In recent years, the NHS has been under unprecedented pressure, resulting in long waitlists and a reduction of face-to-face appointments. Currently, patients wait an average of 13.3 weeks for an appointment with a specialist, which increases in rural and remote areas. This limits access to healthcare services for patients, puts heightens pressure on healthcare workers, and results in higher rates of misdiagnosis and missed diagnosis.
The decline in face-to-face GP appointments, exacerbated by the pandemic, results in delays in diagnosis and referral to specialist services.
To overcome these challenges and as part of the new Plan for Digital Health and Social Care, the NHS is investing £2 billion in digital technology to transform the patient pathway and allow patients and their families to take a more active role in their healthcare.
While traditional methods often limit how clinicians and patients communicate and share health related data with one another, the secure video messaging service, vCreate, innovatively adopts everyday technology to provide opportunities to expand access to specialist care and enhance how care is delivered.
The NHS has long used video to support clinicians with decision-making and diagnoses. However, until now these videos have often been delivered on USB sticks, insecure group chats and email attachments.
In 2019, my team at Glasgow’s Royal Hospital for Children began to work with secure clinical video service, vCreate, to explore whether the technology could be adapted to facilitate the secure sharing of patient videos with clinical teams for diagnosis and management.
By May 2020, we had co-developed vCreate Neuro, a secure clinical video service which connects patients and carers with their clinical team for speedy, remote clinical decision-making.
Concerned patients and family members can upload smartphone-recorded videos of an event to vCreate’s secure cloud-based system, along with bespoke contextual data which helps clinicians with their assessment.
Once uploaded, clinicians can log into the cloud-based service from any device and view the videos and associated metadata. Following assessments, clinicians can schedule follow-up appointments and investigations, make changes to medication, and provide a diagnosis or reassurance of ‘normal’ behaviours a lot faster.
The adoption of the video technology is particularly beneficial in neurology and paediatric epilepsy services where observing events and behaviour first-hand is crucial in making an accurate diagnosis. These events rarely occur during a scheduled appointment.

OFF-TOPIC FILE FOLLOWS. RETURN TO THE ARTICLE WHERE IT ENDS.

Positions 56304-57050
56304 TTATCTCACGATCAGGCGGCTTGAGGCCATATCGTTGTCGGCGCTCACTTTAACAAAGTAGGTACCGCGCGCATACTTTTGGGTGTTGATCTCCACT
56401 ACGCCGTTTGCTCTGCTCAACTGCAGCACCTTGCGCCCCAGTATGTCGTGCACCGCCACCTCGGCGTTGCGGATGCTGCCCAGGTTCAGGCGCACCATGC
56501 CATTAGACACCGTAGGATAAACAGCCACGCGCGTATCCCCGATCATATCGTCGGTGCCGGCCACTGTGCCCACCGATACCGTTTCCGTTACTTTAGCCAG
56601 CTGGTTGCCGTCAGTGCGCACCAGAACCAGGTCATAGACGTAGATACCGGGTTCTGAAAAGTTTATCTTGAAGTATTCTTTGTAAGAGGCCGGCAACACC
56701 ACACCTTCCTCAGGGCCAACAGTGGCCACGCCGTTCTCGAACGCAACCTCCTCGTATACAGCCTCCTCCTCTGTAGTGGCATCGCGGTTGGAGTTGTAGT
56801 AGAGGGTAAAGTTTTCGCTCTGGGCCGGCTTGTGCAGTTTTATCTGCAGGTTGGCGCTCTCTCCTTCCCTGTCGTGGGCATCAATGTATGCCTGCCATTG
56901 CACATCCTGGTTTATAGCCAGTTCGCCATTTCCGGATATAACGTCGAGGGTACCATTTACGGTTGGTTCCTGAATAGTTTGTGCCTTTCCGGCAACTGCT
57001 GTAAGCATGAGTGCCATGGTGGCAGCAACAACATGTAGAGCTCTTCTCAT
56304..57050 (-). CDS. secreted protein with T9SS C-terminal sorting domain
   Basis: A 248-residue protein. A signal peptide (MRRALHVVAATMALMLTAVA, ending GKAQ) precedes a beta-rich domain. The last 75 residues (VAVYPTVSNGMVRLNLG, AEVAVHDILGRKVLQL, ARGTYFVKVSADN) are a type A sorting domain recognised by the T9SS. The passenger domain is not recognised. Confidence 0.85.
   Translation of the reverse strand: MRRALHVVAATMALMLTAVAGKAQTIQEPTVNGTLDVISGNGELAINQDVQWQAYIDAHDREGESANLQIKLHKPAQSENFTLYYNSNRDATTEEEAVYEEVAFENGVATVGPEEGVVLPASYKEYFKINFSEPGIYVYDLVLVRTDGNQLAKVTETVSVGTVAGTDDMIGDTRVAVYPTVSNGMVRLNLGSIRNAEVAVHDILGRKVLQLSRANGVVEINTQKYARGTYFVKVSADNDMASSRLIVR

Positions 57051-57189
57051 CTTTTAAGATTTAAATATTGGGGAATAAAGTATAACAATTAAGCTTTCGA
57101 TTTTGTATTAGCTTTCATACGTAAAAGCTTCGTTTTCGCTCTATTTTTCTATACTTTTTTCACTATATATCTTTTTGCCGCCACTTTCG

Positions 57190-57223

Clinicians can classify events using modifiable dropdown and free text options and, in line with the aim of digitising health records set out by the Digital Health and Social Care Plan, all assessments and communication can be linked directly to the electronic patient record.
To ensure patient safety, all content is stored securely on the cloud, powered by Microsoft Azure. Information Governance teams are involved during every stage of implementation of the technology to ensure security standards are met.
The government’s vision for digital healthcare also has a social aspect: it aims to empower patients and their families to play an active role in their own care. Giving patients the ability to use their smartphones to safely connect with specialists around the UK and share videos remotely helps to meet the aims set by the new plan, as well as making it easier for teams to efficiently meet the demand of their growing patient cohorts.
Alongside being an invaluable resource for patient/clinician communication, the clinician-to-clinician feature allows teams to collaborate remotely; exchanging videos, information, investigation recordings and recommendations to accelerate diagnosis and patient care. Clinicians are able to invite colleagues and specialists from other departments and hospitals for second opinions.
Since 2020, more than 7,500 families have used the service, uploading over 20,000 videos for review. Data from a 2022 Healthcare Improvement Scotland report found that more than 93% of clinicians thought the system was useful in making a diagnosis; more than 85% thought it was useful for selecting a treatment and the majority of clinicians report that the system speeds up the diagnostic process, making it more accurate and preventing unnecessary clinic visits and investigations as well as prioritising investigations on a case-by-case basis.
We are continuing to work with vCreate to adapt AI technology to automatically analyse and triage videos sent in by patients and carers, thus prioritising early review and treatment for patients with the most severe illness.
Professor Sameer M Zuberi,
Consultant Paediatric Neurologist
Royal Hospital for Children, Glasgow
Honorary Professor of Paediatric Neurology, University of Glasgow